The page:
The Vancouver Symphony Orchestra (VSO) is a Canadian orchestra based in Vancouver, British Columbia. The VSO performs at the Orpheum, which has been the orchestra's permanent home since 1977. With an annual operating budget of $16 million, it is the third largest symphony orchestra in Canada and the largest performing arts organization in Western Canada. It performs 140 concerts per season. The VSO broadcasts annually on the Canadian Broadcasting Corporation. The orchestra is affiliated with the VSO School of Music, which was established in September 2011. Chamber music concerts by VSO musicians take place at Pyatt Hall on the VSO School of Music campus.
Barshai's first wife was Nina Barshai (1947-1953), who became second violinist of the Borodin Quartet. They had a son, Lev Barshai (1946-2014). In 1954, Barshai married Anna Martinson (1954-1963), a Russian painter and costume designer and daughter of the Soviet comic Sergey Martinson. Together they had a son, Walter Barshai, born in 1955. The couple divorced in 1963 and, in 1968, Barshai married Japanese translator Teruko Soda (1968-1974). They had a son, Takeshi, who was born on January 10, 1967. In 1980, Barshai married harpsichordist and organist Elena Raskova. They lived in Switzerland near Basel.
The Soviet Union, officially the Union of Soviet Socialist Republics (USSR), was a socialist state in Eurasia that existed from 1922 to 1991. Nominally a union of multiple national Soviet republics, its government and economy were highly centralized. The country was a one-party state, governed by the Communist Party with Moscow as its capital in its largest republic, the Russian Soviet Federative Socialist Republic. Other major urban centres were Leningrad, Kiev, Minsk, Alma-Ata, and Novosibirsk. It spanned over 10,000 kilometres east to west across 11 time zones, and over 7,200 kilometres north to south. It had five climate zones: tundra, taiga, steppes, desert and mountains.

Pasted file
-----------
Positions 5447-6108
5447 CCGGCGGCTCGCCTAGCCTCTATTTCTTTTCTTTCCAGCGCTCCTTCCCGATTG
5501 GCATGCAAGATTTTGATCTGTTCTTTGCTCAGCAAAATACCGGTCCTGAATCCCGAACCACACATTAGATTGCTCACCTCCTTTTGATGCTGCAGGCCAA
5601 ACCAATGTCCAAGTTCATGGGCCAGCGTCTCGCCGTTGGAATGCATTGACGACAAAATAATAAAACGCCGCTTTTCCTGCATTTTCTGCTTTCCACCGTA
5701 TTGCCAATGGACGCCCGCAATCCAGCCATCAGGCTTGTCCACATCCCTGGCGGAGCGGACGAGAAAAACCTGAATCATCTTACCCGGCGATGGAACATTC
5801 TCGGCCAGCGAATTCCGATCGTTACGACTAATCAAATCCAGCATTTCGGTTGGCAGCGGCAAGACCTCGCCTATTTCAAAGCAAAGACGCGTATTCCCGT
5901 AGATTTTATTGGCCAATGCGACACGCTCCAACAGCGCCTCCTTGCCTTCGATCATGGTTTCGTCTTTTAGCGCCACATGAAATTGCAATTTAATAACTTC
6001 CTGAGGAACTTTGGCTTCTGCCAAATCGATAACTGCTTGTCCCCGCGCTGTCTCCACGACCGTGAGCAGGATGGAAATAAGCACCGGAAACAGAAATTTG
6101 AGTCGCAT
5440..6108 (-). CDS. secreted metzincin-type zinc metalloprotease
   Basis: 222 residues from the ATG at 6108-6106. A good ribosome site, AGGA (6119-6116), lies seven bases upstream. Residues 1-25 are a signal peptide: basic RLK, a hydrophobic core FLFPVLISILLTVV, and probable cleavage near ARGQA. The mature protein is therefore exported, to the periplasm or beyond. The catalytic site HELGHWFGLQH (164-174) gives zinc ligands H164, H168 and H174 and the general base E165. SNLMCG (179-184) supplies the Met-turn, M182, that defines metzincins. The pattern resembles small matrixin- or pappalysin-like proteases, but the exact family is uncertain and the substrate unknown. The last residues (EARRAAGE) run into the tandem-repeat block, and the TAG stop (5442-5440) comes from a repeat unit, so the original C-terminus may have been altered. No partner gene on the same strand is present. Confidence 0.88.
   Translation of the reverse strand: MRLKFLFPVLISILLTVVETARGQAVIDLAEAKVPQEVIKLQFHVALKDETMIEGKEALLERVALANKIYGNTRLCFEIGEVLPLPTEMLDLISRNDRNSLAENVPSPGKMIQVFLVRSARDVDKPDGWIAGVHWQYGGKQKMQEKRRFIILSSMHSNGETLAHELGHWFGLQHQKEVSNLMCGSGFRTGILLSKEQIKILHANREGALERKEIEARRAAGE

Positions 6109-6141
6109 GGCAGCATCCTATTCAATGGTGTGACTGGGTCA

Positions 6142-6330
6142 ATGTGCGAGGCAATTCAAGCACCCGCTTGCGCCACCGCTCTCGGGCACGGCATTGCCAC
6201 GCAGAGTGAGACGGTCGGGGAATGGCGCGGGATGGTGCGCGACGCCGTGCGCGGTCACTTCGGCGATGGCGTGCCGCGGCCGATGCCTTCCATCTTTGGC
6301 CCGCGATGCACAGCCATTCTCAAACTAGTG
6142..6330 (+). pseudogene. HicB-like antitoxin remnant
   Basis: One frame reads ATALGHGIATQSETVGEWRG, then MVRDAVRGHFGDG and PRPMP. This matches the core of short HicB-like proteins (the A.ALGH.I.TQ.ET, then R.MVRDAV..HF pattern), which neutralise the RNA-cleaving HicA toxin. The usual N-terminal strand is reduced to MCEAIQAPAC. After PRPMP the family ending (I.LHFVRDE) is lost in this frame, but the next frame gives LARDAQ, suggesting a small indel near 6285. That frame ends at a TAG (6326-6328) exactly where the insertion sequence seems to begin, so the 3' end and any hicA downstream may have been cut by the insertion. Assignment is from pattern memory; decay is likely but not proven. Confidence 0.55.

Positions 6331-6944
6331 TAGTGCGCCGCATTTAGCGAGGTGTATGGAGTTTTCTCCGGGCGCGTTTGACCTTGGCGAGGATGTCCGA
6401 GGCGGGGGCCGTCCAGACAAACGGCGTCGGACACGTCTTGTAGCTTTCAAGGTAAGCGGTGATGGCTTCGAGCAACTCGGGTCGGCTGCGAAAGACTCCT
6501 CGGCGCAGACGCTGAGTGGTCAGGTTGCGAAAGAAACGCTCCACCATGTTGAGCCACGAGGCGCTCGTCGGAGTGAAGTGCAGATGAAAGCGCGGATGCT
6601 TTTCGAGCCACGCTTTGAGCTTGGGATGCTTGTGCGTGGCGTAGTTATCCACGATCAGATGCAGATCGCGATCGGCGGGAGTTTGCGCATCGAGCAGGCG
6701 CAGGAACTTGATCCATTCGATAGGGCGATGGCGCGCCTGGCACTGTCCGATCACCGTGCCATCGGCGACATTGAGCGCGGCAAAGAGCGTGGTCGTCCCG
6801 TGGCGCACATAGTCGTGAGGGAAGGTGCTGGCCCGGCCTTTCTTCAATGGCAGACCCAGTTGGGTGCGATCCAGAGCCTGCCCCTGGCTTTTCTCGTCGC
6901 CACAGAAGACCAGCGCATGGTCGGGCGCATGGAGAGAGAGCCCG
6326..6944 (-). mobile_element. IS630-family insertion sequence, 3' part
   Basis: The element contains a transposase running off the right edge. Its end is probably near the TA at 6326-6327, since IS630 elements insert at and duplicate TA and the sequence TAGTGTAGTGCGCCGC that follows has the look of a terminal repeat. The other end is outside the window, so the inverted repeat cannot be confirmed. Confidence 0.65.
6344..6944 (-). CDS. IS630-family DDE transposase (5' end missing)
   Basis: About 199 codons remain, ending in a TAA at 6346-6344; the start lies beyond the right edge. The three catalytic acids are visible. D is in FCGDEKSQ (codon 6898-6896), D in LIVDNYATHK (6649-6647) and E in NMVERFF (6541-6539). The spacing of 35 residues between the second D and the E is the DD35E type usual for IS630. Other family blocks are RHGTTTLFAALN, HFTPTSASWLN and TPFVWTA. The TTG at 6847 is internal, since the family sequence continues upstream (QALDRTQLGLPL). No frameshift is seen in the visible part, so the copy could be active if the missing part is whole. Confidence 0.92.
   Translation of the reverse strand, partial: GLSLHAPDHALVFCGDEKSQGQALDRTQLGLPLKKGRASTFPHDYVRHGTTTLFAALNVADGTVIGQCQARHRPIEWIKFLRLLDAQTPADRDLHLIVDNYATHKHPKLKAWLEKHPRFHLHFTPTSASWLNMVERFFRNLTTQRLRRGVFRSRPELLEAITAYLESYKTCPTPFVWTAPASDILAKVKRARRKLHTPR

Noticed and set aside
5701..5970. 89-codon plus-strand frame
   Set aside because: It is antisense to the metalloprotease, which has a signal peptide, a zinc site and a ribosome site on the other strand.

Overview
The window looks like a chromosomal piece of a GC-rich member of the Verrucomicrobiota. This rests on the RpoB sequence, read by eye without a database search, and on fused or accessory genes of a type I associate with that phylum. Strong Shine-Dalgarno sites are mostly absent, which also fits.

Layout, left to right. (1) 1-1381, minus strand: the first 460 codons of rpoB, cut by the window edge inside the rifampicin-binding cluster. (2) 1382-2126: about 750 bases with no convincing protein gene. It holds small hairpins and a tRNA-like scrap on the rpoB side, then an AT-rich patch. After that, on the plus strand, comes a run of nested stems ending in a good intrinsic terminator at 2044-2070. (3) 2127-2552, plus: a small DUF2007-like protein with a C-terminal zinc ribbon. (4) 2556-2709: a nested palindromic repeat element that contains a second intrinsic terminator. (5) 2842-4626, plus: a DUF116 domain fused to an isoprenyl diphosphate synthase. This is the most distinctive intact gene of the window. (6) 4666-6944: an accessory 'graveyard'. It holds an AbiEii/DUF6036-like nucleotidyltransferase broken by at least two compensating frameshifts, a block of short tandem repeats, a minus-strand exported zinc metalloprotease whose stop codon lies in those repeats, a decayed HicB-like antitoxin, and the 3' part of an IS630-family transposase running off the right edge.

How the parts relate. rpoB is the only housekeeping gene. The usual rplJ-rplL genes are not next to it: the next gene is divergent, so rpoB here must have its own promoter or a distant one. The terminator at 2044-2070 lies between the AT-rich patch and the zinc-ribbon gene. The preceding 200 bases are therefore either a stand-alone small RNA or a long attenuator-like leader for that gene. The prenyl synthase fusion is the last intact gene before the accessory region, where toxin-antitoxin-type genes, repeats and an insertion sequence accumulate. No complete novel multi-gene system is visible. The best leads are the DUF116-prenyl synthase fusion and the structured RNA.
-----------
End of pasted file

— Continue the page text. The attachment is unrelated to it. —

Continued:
Sergey Alexandrovich Martinson was a Russian eccentric comic actor, the master of pantomime, buffoonery and grotesque. He became People's Artist of the RSFSR in 1964.
Walter Barshai is a Russian author, scientist and humanitarian, and the founder of the Tairus Research and Production facility within the Russian Academy of Sciences in Novosibirsk, Russia.
A biographical film about Barshai, The Note, was made in 2010 by Oleg Dorman. In 2013, the story was featured in the book The Note. In 2015, the English label ICA CLASSICS released a memorial project, the 20-CD A Tribute to Rudolf Barshai.
Barshai achieved fame as a musical interpreter and arranger of Shostakovich's and Prokofiev's music. He is particularly noted for his arrangements of Shostakovich's string quartets, especially String Quartet No. 8, for chamber orchestra. [ citation needed ] including:In 2000, Barshai produced a performing version of Mahler's Tenth Symphony, which was left unfinished at the composer's death. Also, he recorded many Shostakovich's works, among which was the widely praised world premiere recording of the composer's Fourteenth Symphony. Many of his recordings earned critical acclaim and won international awards,
Dmitri Dmitriyevich Shostakovich was a Russian composer and pianist. He is regarded as one of the major composers of the 20th century.
Sergei Sergeyevich Prokofiev was a Russian Soviet composer, pianist and conductor. As the creator of acknowledged masterpieces across numerous music genres, he is regarded as one of the major composers of the 20th century. His works include such widely heard pieces as the March from The Love for Three Oranges, the suite Lieutenant Kijé, the ballet Romeo and Juliet—from which "Dance of the Knights" is taken—and Peter and the Wolf. Of the established forms and genres in which he worked, he created – excluding juvenilia – seven completed operas, seven symphonies, eight ballets, five piano concertos, two violin concertos, a cello concerto, a symphony-concerto for cello and orchestra, and nine completed piano sonatas.